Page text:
How and why are some cities challenging ghost kitchens
This article is also available here in Spanish.

How and why are some cities challenging ghost kitchens

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Author | Lucía Burbano

They arrived in cities during the COVID-19 pandemic and it seems like they are here to stay. The closure of restaurants saw an increase in food delivery services and this food went on to be prepared in ghost kitchens. However, some cities are now starting to legislate a sector which, to date, has been able to take advantage of the existing legal vacuum.

The ghost kitchen phenomenon

Ghost kitchens came about as a result of a requirement: to prepare food deliveries during the Covid-19 pandemic, when physical contact was to be avoided due to the risk of infection.

Generally speaking, they are characterized by:

A menu based on data

Ghost kitchens prepare their culinary offerings based on data that identify customer preferences in an area and which can be fulfilled with various brands. From a single kitchen in which pizzas, hamburgers or salads are prepared and dispatched very quickly.

Lower costs

The owner of a traditional restaurant has to meet a series of requirements and own licenses, machinery or undergo inspections, while dark kitchens do not have any expenses associated with the operation of a restaurant.

However, cities are keeping a close eye on ghost kitchens for the following reasons:

They are bothersome for residents

The smell of food, smoke from extractor fans in light shafts in buildings, noise and traffic caused by the delivery motorbikes… many residents living next door to ghost kitchens have expressed their concern with respect to these facilities.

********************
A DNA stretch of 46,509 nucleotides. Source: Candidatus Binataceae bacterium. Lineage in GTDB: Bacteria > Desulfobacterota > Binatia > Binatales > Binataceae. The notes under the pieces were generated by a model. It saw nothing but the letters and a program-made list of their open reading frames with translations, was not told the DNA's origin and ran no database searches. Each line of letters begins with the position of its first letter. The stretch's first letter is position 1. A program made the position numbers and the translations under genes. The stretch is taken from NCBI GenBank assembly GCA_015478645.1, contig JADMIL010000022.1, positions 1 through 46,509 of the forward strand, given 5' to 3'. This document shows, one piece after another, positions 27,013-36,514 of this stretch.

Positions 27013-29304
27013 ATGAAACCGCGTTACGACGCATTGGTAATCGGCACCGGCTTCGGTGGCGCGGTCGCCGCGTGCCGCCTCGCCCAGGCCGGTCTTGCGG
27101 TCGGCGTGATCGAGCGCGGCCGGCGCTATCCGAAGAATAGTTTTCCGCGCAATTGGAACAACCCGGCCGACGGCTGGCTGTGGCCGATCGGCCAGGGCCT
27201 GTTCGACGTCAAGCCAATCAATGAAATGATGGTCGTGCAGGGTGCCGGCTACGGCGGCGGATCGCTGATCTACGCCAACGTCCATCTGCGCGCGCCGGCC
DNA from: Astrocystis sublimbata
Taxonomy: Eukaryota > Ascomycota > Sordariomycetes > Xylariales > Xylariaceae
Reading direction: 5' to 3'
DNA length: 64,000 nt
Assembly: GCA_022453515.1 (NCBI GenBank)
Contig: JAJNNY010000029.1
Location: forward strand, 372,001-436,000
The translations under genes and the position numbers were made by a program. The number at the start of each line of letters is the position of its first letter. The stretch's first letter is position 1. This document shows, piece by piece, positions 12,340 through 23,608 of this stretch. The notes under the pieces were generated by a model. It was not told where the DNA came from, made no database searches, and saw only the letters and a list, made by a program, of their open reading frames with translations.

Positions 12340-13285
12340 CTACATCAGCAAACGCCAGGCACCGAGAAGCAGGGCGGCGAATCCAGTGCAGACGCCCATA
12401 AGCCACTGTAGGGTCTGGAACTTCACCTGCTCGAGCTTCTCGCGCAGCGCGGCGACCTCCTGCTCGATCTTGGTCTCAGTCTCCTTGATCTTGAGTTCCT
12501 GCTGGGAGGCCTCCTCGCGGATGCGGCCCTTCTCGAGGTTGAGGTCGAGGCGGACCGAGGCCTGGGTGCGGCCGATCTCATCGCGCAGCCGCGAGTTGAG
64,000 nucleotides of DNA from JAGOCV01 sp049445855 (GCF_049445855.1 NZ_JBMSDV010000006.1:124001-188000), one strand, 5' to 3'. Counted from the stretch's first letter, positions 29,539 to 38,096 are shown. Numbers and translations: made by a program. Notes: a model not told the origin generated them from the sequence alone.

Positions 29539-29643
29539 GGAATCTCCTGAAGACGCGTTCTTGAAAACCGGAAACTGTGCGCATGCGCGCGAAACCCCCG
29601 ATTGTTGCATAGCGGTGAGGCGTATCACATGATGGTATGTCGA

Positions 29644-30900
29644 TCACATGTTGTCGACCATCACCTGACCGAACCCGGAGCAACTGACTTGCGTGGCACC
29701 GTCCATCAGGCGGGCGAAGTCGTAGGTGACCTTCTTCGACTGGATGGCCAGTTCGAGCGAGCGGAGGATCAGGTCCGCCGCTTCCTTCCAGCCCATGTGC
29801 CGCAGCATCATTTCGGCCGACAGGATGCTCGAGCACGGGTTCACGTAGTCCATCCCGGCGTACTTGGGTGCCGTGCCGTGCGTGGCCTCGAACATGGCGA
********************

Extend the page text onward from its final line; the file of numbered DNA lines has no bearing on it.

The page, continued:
They are a threat to local restaurants

The lower costs associated with establishing this business model allows ghost kitchens to compete against restaurants in better conditions: lower prices and faster deliveries, which traditional restaurant owners cannot compete with.

Barcelona is tackling ghost kitchens

ghost kitchens

In Spain, Barcelona’s City Council is the first city to establish a regulation applicable to ghost establishments, which includes kitchens, to regulate these businesses that sprung up during the pandemic and which operate without any legal framework.

In March 2021, a suspension of licenses associated with macro kitchens was approved and, one year later, the existing usage plan based on a participatory process and which establishes the following:

  • Ghost kitchens cannot be located in residential areas and they are limited to industrial land and in very specific conditions: they must be located in streets that are at least 25 meters wide and separated, with no other premises of the same type within a radius of 400 meters.
  • Regulating waiting times and riders. The owners of ghost kitchens will have to obtain special authorizations which will include indoor waiting areas for delivery personnel and vehicles, which will be in proportion to the size of the establishment.

Another example is that of São Paulo, in Brazil, which approved a Law to regulate ghost kitchens, allowing warehouses of up to 500 m² with 3 to 10 kitchens in residential neighborhoods. Larger establishments will have to move to industrial areas, since the regulations consider that the activity has detrimental urban and environmental impacts.

Uber Eats is cleaning up

But it is not only cities that are starting to regulate ghost kitchens Uber Eats announced that it will remove 5,000 dark kitchens from its app in the United States, after detecting that they offer the same menu but with different names. This figure represents 13% of the company’s business in the country.

It clearly illustrates an adjustment to the circumstances in view of regulatory changes that are potentially more expensive for the company.

Photographs | Unsplash/Jon Tyson, Unsplash/Cristiano Pinto

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